deliver insulin in diabetic patients.
Inhalation provides the rapid delivery of a drug across the large surface area of the mucous membranes of
the respiratory tract and pulmonary epithelium, producing an effect almost as rapidly as with IV injection. This route of administration is used for drugs that are gases (for example, some anesthetics) or those that can be dispersed in an aerosol. This route is particularly effective and convenient for patients with respiratory complaints (such as asthma, or chronic obstructive pulmonary disease) because the drug is delivered directly to the site of action and systemic side effects are minimized. Examples of drugs administered via this route include albuterol, and corticosteroids, such as fluticasone.
This route involves administration of drugs directly into the nose. Agents include nasal decongestants such as
the anti-inflammatory corticosteroid mometasone furoate. Desmopressin is administered intranasally in the treatment of diabetes insipidus; salmon calcitonin, a peptide hormone used in the treatment of osteoporosis, is also available as a nasal spray. The abused drug, cocaine, is generally taken by intranasal sniffing.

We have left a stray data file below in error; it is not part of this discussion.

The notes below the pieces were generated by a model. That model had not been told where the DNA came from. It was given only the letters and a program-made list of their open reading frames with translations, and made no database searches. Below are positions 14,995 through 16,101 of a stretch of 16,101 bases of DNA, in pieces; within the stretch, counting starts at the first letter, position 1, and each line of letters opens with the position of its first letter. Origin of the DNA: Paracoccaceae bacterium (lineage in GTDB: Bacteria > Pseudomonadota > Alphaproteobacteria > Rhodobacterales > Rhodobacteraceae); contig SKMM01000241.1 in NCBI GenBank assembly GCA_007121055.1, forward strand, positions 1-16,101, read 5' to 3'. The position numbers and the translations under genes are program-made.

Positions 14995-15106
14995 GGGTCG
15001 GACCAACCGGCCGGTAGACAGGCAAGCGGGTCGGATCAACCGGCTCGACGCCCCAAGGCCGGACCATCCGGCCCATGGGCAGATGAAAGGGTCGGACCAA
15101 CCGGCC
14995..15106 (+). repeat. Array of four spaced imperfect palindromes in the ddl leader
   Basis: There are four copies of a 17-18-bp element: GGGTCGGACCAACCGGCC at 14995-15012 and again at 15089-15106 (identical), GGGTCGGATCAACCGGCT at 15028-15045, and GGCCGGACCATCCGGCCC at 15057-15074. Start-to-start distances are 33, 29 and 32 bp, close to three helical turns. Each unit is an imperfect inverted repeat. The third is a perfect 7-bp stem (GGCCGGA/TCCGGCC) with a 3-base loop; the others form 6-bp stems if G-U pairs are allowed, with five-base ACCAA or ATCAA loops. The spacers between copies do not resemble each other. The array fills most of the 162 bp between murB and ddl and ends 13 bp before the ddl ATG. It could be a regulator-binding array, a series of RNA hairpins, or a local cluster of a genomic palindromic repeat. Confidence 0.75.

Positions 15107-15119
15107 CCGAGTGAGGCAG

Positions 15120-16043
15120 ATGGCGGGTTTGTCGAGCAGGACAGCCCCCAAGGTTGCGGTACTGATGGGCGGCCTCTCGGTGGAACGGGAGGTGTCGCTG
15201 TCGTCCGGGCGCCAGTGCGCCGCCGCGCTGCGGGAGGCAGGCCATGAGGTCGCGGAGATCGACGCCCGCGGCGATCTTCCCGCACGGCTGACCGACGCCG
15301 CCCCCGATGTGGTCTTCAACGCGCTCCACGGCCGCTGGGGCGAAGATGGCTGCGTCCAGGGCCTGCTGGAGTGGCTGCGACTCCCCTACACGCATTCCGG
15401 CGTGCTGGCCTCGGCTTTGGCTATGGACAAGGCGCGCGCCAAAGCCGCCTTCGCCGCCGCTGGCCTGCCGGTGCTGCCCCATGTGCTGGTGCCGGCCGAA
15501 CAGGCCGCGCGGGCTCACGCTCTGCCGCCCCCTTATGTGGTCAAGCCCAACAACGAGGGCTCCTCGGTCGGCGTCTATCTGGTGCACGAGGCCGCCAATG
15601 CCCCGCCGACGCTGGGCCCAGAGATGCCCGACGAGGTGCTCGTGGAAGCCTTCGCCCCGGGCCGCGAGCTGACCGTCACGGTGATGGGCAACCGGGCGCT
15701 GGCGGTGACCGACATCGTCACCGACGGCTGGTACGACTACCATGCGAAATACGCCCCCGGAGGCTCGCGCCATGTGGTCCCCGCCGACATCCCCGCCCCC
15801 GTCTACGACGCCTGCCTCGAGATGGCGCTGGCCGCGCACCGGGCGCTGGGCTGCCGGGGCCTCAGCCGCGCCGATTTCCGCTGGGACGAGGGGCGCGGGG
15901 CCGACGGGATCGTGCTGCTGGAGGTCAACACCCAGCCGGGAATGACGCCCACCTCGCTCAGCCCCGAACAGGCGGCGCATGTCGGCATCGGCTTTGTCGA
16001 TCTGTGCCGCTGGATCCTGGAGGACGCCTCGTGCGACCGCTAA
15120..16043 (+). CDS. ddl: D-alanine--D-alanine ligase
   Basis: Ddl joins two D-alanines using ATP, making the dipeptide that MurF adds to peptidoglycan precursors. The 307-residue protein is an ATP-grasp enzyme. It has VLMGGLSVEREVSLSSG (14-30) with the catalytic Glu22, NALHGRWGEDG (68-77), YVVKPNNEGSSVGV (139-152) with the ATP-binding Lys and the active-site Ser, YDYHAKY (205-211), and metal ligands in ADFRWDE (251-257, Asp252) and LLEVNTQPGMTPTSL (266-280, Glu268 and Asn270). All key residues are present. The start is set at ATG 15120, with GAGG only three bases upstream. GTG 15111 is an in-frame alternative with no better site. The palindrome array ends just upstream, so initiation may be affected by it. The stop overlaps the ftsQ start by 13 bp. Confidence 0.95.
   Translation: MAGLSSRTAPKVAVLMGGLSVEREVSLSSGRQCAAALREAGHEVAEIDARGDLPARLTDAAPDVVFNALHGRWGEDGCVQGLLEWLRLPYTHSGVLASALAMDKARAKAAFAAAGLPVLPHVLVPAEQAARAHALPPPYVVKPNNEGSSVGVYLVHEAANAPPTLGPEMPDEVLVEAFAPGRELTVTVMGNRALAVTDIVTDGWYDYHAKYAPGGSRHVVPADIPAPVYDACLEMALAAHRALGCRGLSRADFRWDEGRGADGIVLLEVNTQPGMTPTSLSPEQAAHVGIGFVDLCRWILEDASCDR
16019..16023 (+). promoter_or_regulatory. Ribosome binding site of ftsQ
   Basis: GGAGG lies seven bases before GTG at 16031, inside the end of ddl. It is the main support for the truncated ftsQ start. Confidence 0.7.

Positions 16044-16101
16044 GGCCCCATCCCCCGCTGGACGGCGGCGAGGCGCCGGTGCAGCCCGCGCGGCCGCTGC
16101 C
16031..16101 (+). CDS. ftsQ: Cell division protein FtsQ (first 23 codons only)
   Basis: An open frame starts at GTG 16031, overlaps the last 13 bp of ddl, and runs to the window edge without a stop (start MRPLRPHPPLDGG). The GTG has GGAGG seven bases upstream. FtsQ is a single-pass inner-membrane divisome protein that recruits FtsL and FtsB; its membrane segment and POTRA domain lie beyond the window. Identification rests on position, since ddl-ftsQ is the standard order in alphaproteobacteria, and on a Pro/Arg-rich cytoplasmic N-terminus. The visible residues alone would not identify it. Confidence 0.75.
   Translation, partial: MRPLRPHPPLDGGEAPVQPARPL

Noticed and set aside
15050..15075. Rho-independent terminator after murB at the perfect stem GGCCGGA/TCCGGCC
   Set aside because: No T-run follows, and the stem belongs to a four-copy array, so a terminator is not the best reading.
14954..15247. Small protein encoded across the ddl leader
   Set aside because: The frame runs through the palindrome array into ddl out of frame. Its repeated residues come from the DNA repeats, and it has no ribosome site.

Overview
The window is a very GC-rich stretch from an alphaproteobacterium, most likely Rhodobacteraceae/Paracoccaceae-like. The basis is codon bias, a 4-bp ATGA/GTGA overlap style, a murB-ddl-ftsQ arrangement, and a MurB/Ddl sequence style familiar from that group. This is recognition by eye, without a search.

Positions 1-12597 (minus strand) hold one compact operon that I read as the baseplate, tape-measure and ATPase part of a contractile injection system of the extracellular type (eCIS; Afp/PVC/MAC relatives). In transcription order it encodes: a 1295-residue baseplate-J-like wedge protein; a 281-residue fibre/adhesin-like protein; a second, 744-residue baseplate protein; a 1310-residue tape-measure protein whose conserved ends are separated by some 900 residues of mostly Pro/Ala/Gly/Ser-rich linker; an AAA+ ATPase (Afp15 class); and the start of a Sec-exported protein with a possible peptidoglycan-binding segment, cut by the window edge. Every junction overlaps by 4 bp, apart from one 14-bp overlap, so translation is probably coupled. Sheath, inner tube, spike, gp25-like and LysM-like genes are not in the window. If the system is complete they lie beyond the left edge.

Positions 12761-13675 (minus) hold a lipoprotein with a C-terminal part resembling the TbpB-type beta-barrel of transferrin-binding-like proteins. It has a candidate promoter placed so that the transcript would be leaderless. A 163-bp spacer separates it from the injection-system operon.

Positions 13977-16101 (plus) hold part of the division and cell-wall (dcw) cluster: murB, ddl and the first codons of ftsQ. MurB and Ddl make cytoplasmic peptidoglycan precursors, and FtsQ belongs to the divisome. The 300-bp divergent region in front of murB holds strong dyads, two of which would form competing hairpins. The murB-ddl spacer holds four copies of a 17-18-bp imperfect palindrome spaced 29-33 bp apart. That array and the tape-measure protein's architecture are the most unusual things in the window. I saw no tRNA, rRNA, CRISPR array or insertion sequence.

It is sometimes necessary to introduce drugs directly into the cerebrospinal fluid. For
example, amphotericin B is used in treating cryptococcal meningitis .
Topical application is used when a local effect of the drug is desired. For example, clotrimazole is applied as a cream directly to the skin in the treatment of dermatophytosis, and tropicamide or cyclopentolate are instilled (administered drop by drop) directly into the eye to dilate the pupil and permit measurement of refractive errors.
This route of administration achieves systemic effects by application of drugs to the skin, usually via a
transdermal patch. The rate of absorption can vary markedly, depending on the physical characteristics of the skin at the site of application. This route is most often used for the sustained delivery of drugs, such as the antianginal drug nitroglycerin, the antiemetic scopolamine, and the once-a-week contraceptive patch (Ortho Evra) that has an efficacy similar to oral birth control pills.
Fifty percent of the drainage of the rectal region bypasses the portal circulation; thus, the biotransformation of drugs by the liver is minimized. Like the sublingual route of administration, the rectal route of administration has the additional advantage of preventing the destruction of the drug by intestinal enzymes or by low pH in the stomach. The rectal route is also useful if the drug induces vomiting when given orally, if the patient is already vomiting, or if the patient is unconscious.
[Note: The rectal route is commonly used to administer antiemetic agents.] On the other hand,
rectal absorption is often erratic and incomplete, and many drugs irritate the rectal mucosa.